The size and shape of the ‘back door’ is yet to be seen but talking about assurances that the Government has given on worker’s rights one legal expert notes

“There’s a definite “fox in charge of the henhouse” vibe here – quite literally so, if we remind ourselves of cabinet minister Liam Fox’s attitude to EU employment regulation”.

Workers and trade unions are right to be concerned and to seek legal mechanisms to guarantee employment rights.

Attempts to assure worker’s rights

Labour MP Melanie Onn introduced a private members Bill ‘The Workers’ Rights (Maintenance of EU Standards) Bill’ as an attempt to ensure that the current legal regime remains in place, however this was ‘talked out’ of Parliament on Friday (13th January).

Several amendments to the ‘Article 50 Bill’ (European Union (Notification of Withdrawal) Bill 2016-17) seeking to protect employment law were tabled. These took different forms, some sought to ensure  that the Prime Minister have regard to the public interest in existing social rights and others sought to ensure that current provisions are maintained and that Parliament has full scrutiny of any proposed changes to primary and secondary law. None of these amendments have held.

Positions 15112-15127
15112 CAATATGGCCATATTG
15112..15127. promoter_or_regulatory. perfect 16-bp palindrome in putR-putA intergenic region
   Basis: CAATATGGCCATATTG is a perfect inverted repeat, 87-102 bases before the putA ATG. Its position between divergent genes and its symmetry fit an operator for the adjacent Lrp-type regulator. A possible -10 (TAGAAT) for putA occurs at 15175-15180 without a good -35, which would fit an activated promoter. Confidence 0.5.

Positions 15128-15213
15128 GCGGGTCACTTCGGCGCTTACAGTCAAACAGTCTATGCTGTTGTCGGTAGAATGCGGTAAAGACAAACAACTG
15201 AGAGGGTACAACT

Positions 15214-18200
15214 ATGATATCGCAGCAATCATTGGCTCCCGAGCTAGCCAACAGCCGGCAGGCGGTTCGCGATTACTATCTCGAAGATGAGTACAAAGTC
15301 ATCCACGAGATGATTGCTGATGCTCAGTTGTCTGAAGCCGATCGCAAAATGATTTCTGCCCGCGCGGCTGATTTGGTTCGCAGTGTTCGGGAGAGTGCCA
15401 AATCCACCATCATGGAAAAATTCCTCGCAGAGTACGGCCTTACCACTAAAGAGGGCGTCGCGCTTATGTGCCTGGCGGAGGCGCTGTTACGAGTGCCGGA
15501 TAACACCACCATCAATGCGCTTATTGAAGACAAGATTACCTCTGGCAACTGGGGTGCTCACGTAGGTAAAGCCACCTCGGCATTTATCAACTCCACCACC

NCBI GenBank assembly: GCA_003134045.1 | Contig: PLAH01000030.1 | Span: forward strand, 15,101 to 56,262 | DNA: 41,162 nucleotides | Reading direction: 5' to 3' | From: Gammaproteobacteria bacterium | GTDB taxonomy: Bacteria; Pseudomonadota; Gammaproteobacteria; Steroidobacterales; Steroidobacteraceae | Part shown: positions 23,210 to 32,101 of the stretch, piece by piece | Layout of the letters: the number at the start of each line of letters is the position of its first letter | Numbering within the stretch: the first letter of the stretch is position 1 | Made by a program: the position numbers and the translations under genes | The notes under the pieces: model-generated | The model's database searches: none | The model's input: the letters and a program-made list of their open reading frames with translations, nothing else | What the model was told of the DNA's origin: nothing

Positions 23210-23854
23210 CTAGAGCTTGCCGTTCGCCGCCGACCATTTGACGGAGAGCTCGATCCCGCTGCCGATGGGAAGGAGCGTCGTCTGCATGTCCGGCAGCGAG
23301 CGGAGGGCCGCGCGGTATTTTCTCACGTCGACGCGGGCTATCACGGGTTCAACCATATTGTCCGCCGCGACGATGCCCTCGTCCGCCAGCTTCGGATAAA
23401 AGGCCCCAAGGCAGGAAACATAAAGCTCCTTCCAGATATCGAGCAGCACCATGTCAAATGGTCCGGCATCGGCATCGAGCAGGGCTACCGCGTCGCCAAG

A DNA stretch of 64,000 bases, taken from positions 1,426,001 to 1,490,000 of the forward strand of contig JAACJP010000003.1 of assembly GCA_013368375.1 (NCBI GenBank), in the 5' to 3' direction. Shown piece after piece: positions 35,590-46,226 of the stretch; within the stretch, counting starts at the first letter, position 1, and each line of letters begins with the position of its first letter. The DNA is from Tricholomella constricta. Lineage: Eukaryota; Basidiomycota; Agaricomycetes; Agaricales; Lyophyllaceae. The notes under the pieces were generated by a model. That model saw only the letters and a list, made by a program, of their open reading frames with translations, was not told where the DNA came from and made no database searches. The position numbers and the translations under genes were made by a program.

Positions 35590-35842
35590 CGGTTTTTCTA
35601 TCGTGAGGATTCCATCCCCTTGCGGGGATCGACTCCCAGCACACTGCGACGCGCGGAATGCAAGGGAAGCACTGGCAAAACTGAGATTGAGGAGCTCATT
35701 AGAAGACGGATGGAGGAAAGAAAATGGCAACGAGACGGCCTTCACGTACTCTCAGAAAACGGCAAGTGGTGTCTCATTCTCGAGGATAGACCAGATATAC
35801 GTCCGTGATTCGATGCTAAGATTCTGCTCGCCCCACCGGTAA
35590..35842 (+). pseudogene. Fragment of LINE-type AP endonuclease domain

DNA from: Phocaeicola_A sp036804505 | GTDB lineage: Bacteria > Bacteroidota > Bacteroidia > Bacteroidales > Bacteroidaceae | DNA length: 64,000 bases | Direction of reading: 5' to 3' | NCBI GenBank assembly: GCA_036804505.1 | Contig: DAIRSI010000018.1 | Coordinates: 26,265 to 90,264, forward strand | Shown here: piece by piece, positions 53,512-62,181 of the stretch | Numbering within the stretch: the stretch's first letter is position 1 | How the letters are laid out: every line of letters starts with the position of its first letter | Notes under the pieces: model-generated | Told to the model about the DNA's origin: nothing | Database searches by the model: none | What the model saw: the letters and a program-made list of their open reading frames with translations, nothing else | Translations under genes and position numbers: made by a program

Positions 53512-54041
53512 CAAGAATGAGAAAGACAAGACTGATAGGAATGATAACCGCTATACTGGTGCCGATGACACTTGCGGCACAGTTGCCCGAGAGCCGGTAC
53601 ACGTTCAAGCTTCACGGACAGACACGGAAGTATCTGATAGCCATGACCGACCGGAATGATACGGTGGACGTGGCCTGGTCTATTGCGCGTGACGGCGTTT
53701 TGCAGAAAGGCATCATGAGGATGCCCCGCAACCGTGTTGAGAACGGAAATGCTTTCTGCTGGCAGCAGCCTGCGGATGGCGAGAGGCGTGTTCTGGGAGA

My view

Whilst some have argued that the removal of key employment protections that derive from EU law would be ‘politically unthinkable’ others argue that it would be ‘naïve’ to assume that any of the rights derived from EU law would be immune from repeal. It is my view is that a government with a deregulatory agenda can make important changes to employment law that are far reaching yet subtle, even where whole-sale deregulation would be politically unworkable (see previous blog post). The use of Henry VIII clauses within the proposed ‘Great Repeal Act’ could facilitate far-reaching changes without commensurate democratic debate. Employment law is complicated stuff, nothing short of a full and open democratic debate can support its appropriate reform. The Brexit domain is a million miles from this.